Marcus recalled a recent interaction with one elderly resident whose front steps were falling apart. Marcus approached him about putting in an application to have them repaired. “He was like, ‘get away, I don’t want anything the city is offering,’” she said. Later, Marcus came back—this time dressed in sweatpants and introducing herself as being with the neighborhood association. She won him over. And when volunteer carpenters came to fix the steps, he couldn’t have been happier. “It was really nice,” Marcus said. “Just seeing the look on his face!”
Inspired in part by results like this, Mayor Kathy Sheehan is proposing in her next budget that the city create five “neighborhood specialist” positions. These would be people at City Hall whose job is largely to listen to community concerns and connect residents and businesses to resources. “Mayor Sheehan has proven that she wants to see change in the city,” Marcus said. “The city is really starting to listen.”
A force to say ‘yes’
A similar story is unfolding in Jackson, Tenn., a city of 68,000 about two hours west of Nashville. In the predominantly Black neighborhoods of East Jackson, Love Your Block is empowering residents to lead projects like Sarah’s House. It’s the brainchild of a lifelong resident who saw a need in the community for a gathering spot and hoped to create one by turning her aunt’s home into a museum of local Black history. Love Your Block mobilized support for repairs to the home and grounds, as well as connections to additional resources to keep the work going.
“It’s a classic example where a resident has a vision for something and they’ve been told ‘no’ so many times,” said Lauren Kirk, who manages the program in her role as Jackson’s chief innovation officer. “And we get to be an empowering force to say ‘yes.’”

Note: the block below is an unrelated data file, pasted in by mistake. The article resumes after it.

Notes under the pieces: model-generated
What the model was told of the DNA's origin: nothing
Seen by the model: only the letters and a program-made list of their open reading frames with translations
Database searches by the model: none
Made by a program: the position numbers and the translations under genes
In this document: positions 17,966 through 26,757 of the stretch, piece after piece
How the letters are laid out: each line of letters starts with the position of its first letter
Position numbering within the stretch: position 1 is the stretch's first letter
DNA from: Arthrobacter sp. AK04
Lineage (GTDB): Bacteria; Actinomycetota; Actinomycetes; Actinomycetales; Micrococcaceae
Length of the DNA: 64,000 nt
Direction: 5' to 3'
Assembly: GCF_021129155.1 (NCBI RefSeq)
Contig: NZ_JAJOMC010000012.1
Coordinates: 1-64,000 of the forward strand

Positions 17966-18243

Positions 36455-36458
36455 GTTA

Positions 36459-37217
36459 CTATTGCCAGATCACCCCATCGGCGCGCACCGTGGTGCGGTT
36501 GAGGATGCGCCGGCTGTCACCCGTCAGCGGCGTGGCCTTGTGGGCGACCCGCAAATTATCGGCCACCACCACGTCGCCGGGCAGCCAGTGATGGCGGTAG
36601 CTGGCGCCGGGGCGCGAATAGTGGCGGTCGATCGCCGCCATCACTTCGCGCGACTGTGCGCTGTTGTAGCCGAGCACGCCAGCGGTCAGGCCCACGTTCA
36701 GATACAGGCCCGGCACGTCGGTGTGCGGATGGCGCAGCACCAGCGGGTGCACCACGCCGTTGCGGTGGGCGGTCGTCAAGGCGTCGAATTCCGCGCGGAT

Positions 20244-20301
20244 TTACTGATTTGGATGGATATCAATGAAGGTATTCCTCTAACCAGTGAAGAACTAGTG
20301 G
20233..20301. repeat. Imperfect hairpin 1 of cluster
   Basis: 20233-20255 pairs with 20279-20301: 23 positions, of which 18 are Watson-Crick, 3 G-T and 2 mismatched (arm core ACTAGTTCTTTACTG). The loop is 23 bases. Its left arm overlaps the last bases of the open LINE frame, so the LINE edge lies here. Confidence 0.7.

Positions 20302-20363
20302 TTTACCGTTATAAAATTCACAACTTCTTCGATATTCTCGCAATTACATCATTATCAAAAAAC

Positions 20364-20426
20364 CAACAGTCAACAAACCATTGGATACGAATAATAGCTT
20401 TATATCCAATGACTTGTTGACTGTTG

Executing resident-led projects like this has laid bare a problem in Jackson that exists in almost every community in America: Residents have big ideas—and deep needs—and don’t know how to get City Hall’s help addressing them. Jackson is responding with two new initiatives, both inspired by the Love Your Block approach.
First, the city has just launched something called the “Neighborhood Academy.” Essentially, it’s a six-month training for community leaders to learn how city government works. The hope is to build strong and informed resident voices within every district who can connect neighbors to resources and become change agents in their communities. Second, the city is using some of its federal funding through the American Rescue Plan Act to create a Neighborhood Services Department, rooted in the bottom-up Love Your Block engagement model.
“Some of our biggest wins have just been having conversations with residents,” said Abby Palmer, an AmeriCorps VISTA member working with the Jackson program. “It's about understanding residents’ daily struggles—and then also hearing questions they have about who to go to when they need something done. We take that information and create opportunities to meet those needs.”